Everyone knows that Israel is the Jewish State. About that there was no serious doubt if by Jewish state one means a country with a Jewish majority culture. But is it a democracy? Is it now, formally, a racist, ethno-national state, cruel and vindictive? And what about the country and its culture?
You can read here the full text of the Jewish Ethno-Nation State bill recently passed by the Knesset in a razor-thin majority. It undermines democracy in Israel, subordinates democracy to Jewishness, violates the spirit of the Declaration of Independence and its statement regarding “complete equality of social & political rights to all its inhabitants irrespective of religion, race or gender.” Against the vision of Israel’s founding fathers, including deep democratic impulses in classical rightwing Revisoinist Zionism, there is no mention of rule of law, equality, equal citizenship, human dignity.
Here are a few takeaways:
Clause A and B in section 1 regarding the Land of Israel and the Jewish people are more or less matter of fact, ideologically speaking. The final clause C is superfluous except for the way it twists the knife into the Palestinian minority by defining an exclusive relation between the Jewish people and the State of Israel that excludes them intentionally.
1A. The land of Israel is the historical homeland of the Jewish people, in which the State of Israel was established.
1B. The State of Israel is the national home of the Jewish people, in which it fulfills its natural, cultural, religious and historical right to self-determination.
1C. The right to exercise national self-determination in the State of Israel is unique to the Jewish people.
Regarding religion and state, it is unclear what constitutes a “religious right to self-determination” and how this might be constituted. But there it is, the invention of a new right for religion, in this case Jewish religion only, slipped surreptitiously into the law. It should be noted how religious discrimination against Muslims and Christians is rooted in another exclusive relation between Jews and the State.
See 1B above.
Arabic language is demoted from being an official language of the state to being to a special one. It’s unclear how clause C follows clause B. The status of Arabic language in Israel, such as it is and such as it could become, is definitely damaged.
4 B. The Arabic language has a special status in the state; Regulating the use of Arabic in state institutions or by them will be set in law.
5C. This clause does not harm the status given to the Arabic language before this law came into effect.
The section supporting Diaspora Jews is turning into a joke, given the way the rightwing governments of Benjamin Netanyahu are promoting relations with rightwing xenophobes in Europe (and also the United States) while marginalizing and cracking down on liberal Judaism in Israel.
6A The state will strive to ensure the safety of the members of the Jewish people in trouble or in captivity due to the fact of their Jewishness or their citizenship.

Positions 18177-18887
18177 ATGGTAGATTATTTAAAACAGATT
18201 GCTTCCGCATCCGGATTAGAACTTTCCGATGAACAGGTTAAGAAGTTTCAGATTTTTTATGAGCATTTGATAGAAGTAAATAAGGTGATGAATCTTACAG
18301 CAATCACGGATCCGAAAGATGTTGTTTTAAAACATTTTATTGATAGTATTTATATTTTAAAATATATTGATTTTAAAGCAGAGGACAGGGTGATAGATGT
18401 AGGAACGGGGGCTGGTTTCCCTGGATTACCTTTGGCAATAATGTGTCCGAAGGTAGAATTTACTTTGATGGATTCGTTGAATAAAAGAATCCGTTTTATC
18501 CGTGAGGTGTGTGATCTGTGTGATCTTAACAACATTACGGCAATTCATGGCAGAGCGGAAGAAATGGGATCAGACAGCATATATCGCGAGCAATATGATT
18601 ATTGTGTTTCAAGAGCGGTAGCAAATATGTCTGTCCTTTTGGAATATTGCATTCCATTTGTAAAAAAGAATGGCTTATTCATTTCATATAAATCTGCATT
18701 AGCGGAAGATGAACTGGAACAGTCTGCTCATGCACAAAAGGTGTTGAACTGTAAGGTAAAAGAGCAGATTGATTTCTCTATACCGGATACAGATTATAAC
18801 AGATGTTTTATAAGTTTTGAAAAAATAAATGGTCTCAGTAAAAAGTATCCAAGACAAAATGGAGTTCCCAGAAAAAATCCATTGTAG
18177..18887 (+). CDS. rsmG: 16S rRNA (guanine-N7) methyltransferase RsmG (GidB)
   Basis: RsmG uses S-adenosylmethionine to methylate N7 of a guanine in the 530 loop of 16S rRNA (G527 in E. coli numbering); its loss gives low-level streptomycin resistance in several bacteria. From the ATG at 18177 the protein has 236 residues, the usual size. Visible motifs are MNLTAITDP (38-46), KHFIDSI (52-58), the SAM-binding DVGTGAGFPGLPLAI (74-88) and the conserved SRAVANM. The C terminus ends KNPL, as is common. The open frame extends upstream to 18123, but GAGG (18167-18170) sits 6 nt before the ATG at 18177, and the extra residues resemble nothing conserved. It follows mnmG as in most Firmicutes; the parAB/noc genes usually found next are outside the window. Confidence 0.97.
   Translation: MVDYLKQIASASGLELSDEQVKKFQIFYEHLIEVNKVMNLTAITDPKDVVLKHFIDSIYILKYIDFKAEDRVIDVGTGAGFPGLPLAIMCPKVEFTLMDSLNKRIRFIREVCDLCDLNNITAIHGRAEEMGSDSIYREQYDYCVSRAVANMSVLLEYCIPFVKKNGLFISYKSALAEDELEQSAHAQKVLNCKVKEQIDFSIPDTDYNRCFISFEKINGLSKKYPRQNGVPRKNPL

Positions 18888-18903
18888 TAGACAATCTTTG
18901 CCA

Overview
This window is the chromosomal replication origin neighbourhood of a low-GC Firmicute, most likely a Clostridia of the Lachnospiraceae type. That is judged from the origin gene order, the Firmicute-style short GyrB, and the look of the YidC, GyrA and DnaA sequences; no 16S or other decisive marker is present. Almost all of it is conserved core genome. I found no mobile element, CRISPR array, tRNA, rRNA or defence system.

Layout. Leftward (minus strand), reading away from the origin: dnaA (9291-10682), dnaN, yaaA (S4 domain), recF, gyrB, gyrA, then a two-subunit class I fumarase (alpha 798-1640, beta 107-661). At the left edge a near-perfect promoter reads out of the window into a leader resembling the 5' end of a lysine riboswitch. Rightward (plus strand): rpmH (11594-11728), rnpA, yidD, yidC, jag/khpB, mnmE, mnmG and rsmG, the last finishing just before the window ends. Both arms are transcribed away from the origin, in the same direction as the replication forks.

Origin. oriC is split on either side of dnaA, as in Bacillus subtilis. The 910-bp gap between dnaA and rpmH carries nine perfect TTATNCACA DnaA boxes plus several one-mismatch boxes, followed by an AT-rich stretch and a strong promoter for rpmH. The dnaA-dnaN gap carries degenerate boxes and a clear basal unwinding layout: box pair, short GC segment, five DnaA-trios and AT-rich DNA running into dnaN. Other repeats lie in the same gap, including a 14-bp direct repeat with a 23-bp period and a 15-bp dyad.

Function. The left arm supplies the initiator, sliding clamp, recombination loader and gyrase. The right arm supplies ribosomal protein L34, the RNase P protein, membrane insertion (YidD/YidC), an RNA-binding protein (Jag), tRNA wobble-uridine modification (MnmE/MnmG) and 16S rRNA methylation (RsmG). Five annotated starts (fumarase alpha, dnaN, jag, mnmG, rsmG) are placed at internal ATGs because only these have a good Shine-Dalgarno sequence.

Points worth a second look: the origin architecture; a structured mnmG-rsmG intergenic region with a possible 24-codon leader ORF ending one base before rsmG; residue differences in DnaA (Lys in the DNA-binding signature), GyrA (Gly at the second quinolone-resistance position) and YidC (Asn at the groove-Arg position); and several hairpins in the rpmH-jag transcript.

The State now promotes “settlement” of its majority, with no mention of the needs of its Israeli-Palestinian minority and no mention about the status of Palestinians in the West Bank.
7A. The state views the development of Jewish settlement as a national value and will act to encourage and promote its establishment and consolidation.
The ethno-nation state law is “Immutable.”
11 This Basic Law shall not be amended, unless by another Basic Law passed by a majority of Knesset members.
There is no consensus in Israeli and Jewish society.
The ethno-nation state bill is a peculiar piece of legislation. A bill such as this (a Basic Law with semi-constitutional status) would seem to need the support of a super-majority in the Knesset and broad consensus across Israeli civil society. But that is not how democracy works in Israel, where the majority simply dominates the minority. But even a “Zionist” bill, one could think that nowadays days (after the passing of the heyday of Political Zionism and its dogma negating the Diaspora) a law such as this should enjoy buy-in from large sectors of the Jewish Diaspora. That is not the case.
There is not political consensus in Israel about this law. It passed by a vote of 62 to 55 and 2 abstentions. The entire opposition, Jewish and Palestinian, voted against it.
By definition, a semi-constitutional law that excludes 20% of the county, i.e. the Israeli Palestinian citizens, cannot be democratic.
The ethno-nation state law has been rejected in no uncertain terms by the President of Israel, and there were warnings from the Attorney General about legal-political ramifications.
Diaspora Jewish organizations condemn this law. Included are mainline groups like Jewish Federations of North America, religious groups like the Reform movement, the American Jewish Congress, and the ADL
After the bill passed, Netanyahu called this a “defining moment,” then declaring “long live the State of Israel.” The exact ethno-national definition of Israel is precisely the problem with this bill.
What the Jewish Ethno-State Law is supposed to fend off is that final reckoning when Jews become a minority in the entire territories under sovereign Israeli political and military control. This is an opening gambit to annexing the West Bank, or large parts of the West Bank, and keeping West Bank Palestinians disenfranchised non-citizens in an apartheid-like polity. One day, Israel will have to make a choice between Jewishness and democracy, absent a Jewish majority. This law stacks the deck in advance. In the Jewish majority running roughshod over the Palestinian minority who are citizens of Israel, the way is opened for Israel to continue controlling and even annexing the West Bank while safeguarding what will one day be Jewish minority rule in the total area comprising Israel and the West Bank.